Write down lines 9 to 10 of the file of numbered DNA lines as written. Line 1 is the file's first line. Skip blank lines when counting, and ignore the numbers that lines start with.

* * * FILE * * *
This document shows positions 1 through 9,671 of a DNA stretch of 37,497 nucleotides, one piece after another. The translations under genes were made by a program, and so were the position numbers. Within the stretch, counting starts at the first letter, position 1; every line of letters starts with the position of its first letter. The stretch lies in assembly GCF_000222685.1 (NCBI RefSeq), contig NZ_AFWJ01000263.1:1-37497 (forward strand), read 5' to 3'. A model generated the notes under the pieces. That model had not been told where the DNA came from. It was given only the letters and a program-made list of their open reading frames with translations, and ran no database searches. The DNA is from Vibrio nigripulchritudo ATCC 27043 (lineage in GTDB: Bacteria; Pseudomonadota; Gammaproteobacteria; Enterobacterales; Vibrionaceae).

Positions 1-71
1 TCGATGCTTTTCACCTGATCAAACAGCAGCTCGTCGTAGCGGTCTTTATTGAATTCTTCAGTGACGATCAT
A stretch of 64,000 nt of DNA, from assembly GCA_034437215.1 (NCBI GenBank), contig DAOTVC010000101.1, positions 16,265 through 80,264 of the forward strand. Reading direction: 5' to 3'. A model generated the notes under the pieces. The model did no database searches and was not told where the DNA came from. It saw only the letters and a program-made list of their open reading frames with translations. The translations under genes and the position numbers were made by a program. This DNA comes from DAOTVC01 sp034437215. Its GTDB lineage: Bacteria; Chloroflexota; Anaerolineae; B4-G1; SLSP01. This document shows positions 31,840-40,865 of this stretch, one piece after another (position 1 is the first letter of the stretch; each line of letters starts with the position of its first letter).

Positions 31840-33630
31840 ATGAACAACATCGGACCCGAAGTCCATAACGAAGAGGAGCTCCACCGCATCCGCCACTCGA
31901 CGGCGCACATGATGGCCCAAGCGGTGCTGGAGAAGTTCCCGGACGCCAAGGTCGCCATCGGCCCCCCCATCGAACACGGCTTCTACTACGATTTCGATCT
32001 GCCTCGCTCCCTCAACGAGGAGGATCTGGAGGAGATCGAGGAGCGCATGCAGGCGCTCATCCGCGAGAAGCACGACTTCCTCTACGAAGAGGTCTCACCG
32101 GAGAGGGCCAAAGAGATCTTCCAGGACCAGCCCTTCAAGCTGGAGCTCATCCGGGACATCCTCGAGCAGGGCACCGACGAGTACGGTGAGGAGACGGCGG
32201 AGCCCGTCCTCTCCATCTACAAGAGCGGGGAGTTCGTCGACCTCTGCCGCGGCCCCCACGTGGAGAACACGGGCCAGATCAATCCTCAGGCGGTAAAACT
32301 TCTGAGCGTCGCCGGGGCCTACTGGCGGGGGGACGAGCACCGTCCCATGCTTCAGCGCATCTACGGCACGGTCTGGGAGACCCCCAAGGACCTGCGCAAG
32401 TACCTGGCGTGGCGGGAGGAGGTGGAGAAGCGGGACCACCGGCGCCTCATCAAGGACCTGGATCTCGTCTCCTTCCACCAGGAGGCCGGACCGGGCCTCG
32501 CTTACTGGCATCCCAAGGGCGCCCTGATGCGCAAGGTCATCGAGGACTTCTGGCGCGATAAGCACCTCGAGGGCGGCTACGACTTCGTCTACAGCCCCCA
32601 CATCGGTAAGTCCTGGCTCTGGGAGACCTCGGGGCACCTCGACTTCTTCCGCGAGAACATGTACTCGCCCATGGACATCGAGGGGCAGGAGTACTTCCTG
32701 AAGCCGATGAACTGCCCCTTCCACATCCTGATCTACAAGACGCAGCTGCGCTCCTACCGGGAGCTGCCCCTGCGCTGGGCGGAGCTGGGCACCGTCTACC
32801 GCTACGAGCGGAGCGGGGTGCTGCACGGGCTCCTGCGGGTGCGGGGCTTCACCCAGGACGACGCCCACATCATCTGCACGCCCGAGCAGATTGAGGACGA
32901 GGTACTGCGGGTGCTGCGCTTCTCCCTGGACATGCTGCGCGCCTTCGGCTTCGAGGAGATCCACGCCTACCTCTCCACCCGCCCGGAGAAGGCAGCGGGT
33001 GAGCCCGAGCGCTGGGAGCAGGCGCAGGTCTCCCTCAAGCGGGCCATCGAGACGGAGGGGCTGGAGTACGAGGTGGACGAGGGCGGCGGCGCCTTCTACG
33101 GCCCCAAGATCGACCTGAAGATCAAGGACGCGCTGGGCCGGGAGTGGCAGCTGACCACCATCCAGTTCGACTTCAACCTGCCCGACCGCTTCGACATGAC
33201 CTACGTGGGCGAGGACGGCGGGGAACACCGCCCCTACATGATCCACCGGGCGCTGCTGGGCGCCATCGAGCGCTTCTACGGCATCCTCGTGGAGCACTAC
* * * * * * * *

32101 GAGAGGGCCAAAGAGATCTTCCAGGACCAGCCCTTCAAGCTGGAGCTCATCCGGGACATCCTCGAGCAGGGCACCGACGAGTACGGTGAGGAGACGGCGG
32201 AGCCCGTCCTCTCCATCTACAAGAGCGGGGAGTTCGTCGACCTCTGCCGCGGCCCCCACGTGGAGAACACGGGCCAGATCAATCCTCAGGCGGTAAAACT